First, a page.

Mary Bousted, National Education Union joint general secretary, said she could "well imagine" why Ofqual and the DfE wanted to keep the information secret but said it was difficult to argue that releasing it was "not in the public interest".

"Ofqual and the department's handling of exams, their defence of the algorithm, their desperate search for an alternative and then the decision to scrap the algorithm is of intense public interest to students, parents and education professionals who were affected by this," she said.  

"We have called for a public enquiry into this matter. Now it is obviously clear the government has no intention of holding an inquiry and, if it is taking them three months to decide whether releasing something is in the public interest, when it clearly is, then I am afraid it's not looking likely that they will publish this information."

 

Timeline: Tes FOI request to the DfE

 

24 AugustTes sends the department a request under the Freedom of Information Act, asking that it provide "all written communication between the Department for Education and Ofqual, between August 11 and August 13 inclusive, regarding the grading model and/or algorithm developed by Ofqual for this year's GCSE and A-level results" and receives a confirmation email of receipt that day.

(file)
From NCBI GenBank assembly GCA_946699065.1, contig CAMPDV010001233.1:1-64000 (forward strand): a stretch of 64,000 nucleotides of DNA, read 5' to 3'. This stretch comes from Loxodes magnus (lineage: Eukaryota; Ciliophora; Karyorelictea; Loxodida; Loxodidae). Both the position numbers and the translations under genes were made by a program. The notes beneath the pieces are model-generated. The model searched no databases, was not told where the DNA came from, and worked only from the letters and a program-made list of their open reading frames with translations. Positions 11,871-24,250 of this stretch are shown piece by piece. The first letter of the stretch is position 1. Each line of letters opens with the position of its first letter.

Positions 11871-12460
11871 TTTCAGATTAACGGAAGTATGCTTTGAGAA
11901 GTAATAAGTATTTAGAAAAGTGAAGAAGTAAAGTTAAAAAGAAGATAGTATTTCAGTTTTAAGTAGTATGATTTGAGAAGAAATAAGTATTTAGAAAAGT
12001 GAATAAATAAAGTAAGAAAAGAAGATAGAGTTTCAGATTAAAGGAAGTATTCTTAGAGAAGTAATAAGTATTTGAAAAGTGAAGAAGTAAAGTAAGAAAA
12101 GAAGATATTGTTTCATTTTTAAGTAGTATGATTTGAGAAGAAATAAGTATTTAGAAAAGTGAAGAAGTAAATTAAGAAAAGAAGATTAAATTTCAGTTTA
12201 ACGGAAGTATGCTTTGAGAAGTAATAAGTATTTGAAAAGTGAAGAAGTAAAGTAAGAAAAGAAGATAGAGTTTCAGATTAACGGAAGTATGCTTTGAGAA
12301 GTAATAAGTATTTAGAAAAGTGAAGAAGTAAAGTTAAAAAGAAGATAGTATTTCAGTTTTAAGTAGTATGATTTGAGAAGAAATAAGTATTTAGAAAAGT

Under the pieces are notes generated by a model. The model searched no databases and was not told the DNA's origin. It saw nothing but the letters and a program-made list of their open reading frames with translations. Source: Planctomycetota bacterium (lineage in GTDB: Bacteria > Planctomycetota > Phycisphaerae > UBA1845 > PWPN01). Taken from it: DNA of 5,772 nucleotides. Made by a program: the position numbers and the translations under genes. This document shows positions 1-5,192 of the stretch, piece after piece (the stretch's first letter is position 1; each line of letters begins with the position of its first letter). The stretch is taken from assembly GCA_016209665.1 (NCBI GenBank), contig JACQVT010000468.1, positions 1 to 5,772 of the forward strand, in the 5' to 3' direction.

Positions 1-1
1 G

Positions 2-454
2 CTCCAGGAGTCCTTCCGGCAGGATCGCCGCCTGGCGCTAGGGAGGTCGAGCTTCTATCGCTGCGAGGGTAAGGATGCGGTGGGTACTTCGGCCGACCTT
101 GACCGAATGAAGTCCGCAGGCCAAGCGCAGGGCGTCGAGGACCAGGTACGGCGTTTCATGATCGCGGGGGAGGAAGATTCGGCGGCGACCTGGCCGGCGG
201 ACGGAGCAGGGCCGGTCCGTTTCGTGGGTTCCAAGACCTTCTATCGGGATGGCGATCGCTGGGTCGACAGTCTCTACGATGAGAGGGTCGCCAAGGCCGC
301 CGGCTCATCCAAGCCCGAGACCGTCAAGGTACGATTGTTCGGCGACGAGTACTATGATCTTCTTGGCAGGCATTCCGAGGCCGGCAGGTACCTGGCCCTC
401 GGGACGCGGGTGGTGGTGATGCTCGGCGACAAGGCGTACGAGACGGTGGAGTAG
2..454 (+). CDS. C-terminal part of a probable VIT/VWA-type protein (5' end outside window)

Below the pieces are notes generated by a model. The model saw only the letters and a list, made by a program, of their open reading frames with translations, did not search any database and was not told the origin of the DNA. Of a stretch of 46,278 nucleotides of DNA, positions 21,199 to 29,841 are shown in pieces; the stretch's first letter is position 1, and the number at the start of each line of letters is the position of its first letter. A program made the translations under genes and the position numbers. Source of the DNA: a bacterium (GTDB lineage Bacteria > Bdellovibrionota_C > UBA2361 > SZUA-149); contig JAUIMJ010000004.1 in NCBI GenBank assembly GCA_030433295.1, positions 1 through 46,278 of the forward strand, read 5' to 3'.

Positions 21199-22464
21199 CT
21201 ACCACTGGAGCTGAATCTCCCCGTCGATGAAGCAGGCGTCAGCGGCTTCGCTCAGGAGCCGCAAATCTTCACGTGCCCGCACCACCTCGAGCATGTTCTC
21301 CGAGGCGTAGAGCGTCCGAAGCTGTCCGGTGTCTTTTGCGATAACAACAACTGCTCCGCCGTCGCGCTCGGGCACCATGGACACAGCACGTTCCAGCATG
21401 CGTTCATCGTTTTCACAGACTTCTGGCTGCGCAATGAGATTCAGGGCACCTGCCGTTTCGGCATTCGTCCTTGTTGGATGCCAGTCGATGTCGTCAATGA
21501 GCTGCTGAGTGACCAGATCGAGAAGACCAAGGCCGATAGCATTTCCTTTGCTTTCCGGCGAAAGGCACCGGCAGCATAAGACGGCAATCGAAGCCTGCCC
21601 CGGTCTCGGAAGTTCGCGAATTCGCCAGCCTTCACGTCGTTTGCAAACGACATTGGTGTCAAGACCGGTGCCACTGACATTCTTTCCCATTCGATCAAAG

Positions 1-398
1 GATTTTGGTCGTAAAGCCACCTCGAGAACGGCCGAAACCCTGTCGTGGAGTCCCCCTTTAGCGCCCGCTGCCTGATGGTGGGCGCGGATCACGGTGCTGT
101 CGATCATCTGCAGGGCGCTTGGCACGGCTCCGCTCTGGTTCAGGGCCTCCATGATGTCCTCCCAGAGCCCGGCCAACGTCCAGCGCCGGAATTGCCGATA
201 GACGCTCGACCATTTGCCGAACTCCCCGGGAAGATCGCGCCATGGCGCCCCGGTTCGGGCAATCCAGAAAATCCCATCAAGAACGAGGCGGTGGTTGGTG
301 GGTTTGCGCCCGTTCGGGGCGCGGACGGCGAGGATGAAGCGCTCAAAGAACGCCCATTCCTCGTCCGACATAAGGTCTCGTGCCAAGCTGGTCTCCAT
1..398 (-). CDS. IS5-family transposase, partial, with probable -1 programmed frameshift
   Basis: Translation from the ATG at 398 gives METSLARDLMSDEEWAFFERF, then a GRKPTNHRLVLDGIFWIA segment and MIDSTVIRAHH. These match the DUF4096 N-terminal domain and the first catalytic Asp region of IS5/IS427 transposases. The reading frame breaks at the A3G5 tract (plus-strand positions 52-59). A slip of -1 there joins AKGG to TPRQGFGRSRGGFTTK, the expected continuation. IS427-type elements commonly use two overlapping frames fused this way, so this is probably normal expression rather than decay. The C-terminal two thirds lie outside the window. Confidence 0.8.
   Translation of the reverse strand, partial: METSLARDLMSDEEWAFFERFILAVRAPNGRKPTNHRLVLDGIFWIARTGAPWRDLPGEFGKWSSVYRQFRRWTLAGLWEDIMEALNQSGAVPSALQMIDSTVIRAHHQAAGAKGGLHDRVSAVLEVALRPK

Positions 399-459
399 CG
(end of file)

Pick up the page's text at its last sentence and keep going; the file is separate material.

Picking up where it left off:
22 SeptemberTes receives a letter of update from the DfE, stating that while the DfE holds the relevant information, exemption "Section 35(1)(a): Formulation of government policy" applies to the request, which aims to protect government policymaking processes.

"The Act obliges the department to respond to requests promptly and, in any case, no later than 20 working days after receiving your request," the letter says.

"However, where the exemption mentioned above is applicable, the department must consider whether the public interest lies in disclosing or withholding the information. In these circumstances, the Act allows the time for response to be longer than 20 working days."

The DfE tells Tes that it will take an additional 20 days to "make a decision on where the balance of the public interest lies" but that it is anticipated there will be a full response by 20 October. 

"If it appears that it will take longer than this to reach a conclusion, we will keep you informed," it adds.
 
 

20 OctoberTes receives a further update letter stating that "a further delay will indeed be necessary".

"Given the large amount of information and complexity of some of that information in respect of which exemptions are, or appear likely to be, engaged, we estimate that it will take an additional 20 working days to reach a decision on where the balance of the public interest lies, and to provide you with a full reply," the letter states. 

It adds that it hopes to provide a response by 17 November 2020.

 

17 November: The DfE writes to Tes citing the "large amount of information and complexity of some of that information" again and that it "will take an additional 20 working days to reach a decision on where the balance of the public interest lies, and to provide you with a full reply".

It says it is now hoped a response will arrive by 15 December.

"I do hope that you will understand that this delay is simply due to the fact that the department is trying to fulfil your request in a conscientious and thorough manner," the letter says.

"If it appears that it will take longer than this to reach a conclusion, we will keep you informed, and if it is possible to provide you with a substantive response sooner, we shall of course do so."